George Whitefield : God’s Anointed Servant in the Great Revival of the Eighteenth Century

by Arnold A. Dallimore, Crossway Books

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I have just finished this most excellent biography! Being a G.W. fan, I have read several other works concerning his life and his work. This stands head and shoulders above all of the others. We are of course given a chronicle of his life and preaching, but we are also provided insight into his connection to the Church of England, the Methodist church, as well as a glimpse into his personal relationships, particularly  John and Charles Wesley.  The book also recounts instances of tremendous opposition, to his ministry, both private and public,  Lest I play the spoiler, I’ll just give you a small portion of a tribute to Mr. Whitefield, penned by John Greenleaf Whittier.

 

THE PREACHER

Under the church of Federal Street,
Under the tread of its Sabbath feet,
Walled about by its basement stones,
Lie the marvelous preacher’s bones.
No saintly honors to them are shown,
No sign nor miracle have they known;
But he who passes the ancient church
Stops in the shade of its belfry-porch,
And ponders the wonderful life of him
Who lies at rest in that charnel dim.
Long shall the traveller strain his eye
From the railroad car, as it plunges by,
And the vanishing town behind him search
For the slender spire of the Whitefield Church;
And feel for one moment the ghosts of trade,
And fashion, and folly, and pleasure laid,
By the thought of that life of pure intent,
That voice of warning yet eloquent,
Of one on the errands of angels sent.
And if where he labored the flood of sin
Like a tide from the harbor-bar sets in,
And over a life of time and sense
The church-spires lift their vain defence,
As if to scatter the bolts of God
With the points of Calvin’s thunder-rod,–
Still, as the gem of its civic crown,
Precious beyond the world’s renown,
His memory hallows the ancient town!

 

 

Book Review–“Why I Am Not an Arminian”

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“Why I Am Not an Arminian”, by Robert A. Peterson and Michael D. Williams was written as a response to “Why I Am Not a Calvinist, by Jerry Walls. My understanding is that the authors would really have liked to call it “Why I am a Calvinist”, but went with the above title at the request of those who wanted to highlight the contrast with the previously written Jerry Walls book.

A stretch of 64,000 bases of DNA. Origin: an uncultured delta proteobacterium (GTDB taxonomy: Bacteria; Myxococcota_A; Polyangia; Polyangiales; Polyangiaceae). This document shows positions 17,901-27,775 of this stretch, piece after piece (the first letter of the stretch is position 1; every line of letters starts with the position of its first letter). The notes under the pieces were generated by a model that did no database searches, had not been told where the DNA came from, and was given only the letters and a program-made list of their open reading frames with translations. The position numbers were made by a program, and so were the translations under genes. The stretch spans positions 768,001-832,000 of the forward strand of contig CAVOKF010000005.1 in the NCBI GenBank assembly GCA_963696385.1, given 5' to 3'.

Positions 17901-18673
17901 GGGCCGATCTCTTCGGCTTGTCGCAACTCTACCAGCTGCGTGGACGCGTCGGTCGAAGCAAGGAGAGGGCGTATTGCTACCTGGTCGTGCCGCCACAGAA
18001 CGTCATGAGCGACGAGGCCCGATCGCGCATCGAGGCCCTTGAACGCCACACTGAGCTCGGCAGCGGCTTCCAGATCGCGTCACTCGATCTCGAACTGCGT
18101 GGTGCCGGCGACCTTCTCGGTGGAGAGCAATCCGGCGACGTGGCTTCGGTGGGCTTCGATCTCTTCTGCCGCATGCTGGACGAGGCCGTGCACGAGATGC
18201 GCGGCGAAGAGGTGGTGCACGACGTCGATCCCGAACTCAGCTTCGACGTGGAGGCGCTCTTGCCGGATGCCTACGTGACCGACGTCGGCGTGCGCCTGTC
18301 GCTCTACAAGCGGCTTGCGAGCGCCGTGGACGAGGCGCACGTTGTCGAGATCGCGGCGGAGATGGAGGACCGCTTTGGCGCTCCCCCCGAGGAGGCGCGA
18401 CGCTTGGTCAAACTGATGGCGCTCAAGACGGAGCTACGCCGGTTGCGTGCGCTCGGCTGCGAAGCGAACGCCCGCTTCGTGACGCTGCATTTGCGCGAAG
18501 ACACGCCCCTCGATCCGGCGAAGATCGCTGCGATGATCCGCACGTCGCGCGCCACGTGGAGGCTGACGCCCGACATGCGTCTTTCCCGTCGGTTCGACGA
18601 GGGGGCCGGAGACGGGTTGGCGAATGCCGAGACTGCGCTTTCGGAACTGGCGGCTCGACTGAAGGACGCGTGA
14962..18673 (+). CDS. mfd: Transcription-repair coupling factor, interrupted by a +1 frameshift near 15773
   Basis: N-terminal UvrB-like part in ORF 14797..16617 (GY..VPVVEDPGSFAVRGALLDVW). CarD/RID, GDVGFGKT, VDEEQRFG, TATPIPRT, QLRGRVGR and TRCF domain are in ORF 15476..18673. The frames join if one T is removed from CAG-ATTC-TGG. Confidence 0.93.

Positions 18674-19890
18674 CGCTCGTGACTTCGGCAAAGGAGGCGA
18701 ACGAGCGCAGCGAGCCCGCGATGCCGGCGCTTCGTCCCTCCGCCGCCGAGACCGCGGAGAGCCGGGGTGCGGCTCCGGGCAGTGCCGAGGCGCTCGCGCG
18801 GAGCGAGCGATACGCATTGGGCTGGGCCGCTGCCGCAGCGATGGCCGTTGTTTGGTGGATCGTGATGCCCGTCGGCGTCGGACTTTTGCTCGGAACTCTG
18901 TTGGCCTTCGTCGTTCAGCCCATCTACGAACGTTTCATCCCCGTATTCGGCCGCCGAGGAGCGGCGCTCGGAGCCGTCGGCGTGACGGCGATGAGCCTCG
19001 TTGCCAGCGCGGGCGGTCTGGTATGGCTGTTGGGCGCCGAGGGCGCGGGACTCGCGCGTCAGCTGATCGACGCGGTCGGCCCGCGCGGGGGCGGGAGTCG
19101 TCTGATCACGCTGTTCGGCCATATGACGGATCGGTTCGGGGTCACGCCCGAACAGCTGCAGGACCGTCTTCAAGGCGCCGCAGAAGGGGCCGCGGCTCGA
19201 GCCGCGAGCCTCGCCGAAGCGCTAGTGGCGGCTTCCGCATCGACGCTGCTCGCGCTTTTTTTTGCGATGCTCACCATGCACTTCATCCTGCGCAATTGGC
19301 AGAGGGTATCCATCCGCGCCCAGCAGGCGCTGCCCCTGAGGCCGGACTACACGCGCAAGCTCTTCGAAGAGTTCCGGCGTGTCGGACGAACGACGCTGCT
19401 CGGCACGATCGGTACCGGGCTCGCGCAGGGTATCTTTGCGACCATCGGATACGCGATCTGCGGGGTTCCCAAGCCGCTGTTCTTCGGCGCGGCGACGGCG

Nevertheless, I now have the book and have finished reading it. It might be the best and most gracious explanation of the differences between both theological systems. I’ve read and collected a lot of material discussing both systems and this might be the most thoughtful and easy to understand source I have come across to date!

Here is the Amazon summary and a short review:

From Amazon.com:

“Arminian theology is sweeping through the evangelical churches of North America. While most Arminians are good, sincere, orthodox Christians, authors Robert A. Peterson and Michael D. Williams contend that aspects of Arminian thought are troubling both biblically and theologically. In particular, they argue, Arminians have too lofty a view of human nature and an inadequate understanding of God’s sovereign love in Christ.

‘Why I Am Not an Arminian’ explores the biblical, theological and historical background to the Calvinist-Arminian debate. The irenic nature and keen insight of this book will be appreciated by lay people, pastors and scholars alike.”

Another review offered:

“Peterson and Williams write with a grace which goes far deeper than their commendable style. The authors’ Arminian conversants are fairly represented from their best literature and answered with impeccable arguments which are scripturally compelling, philosophically and historically exacting, and gracefully irenic. ‘Why I Am Not an Arminian’ is a book that you can get your head and your heart around–and be graced!”

The authors, Robert A. Peterson and Michael D. Williams are both on the faculty at Covenant Theological Seminary in St. Louis, MO.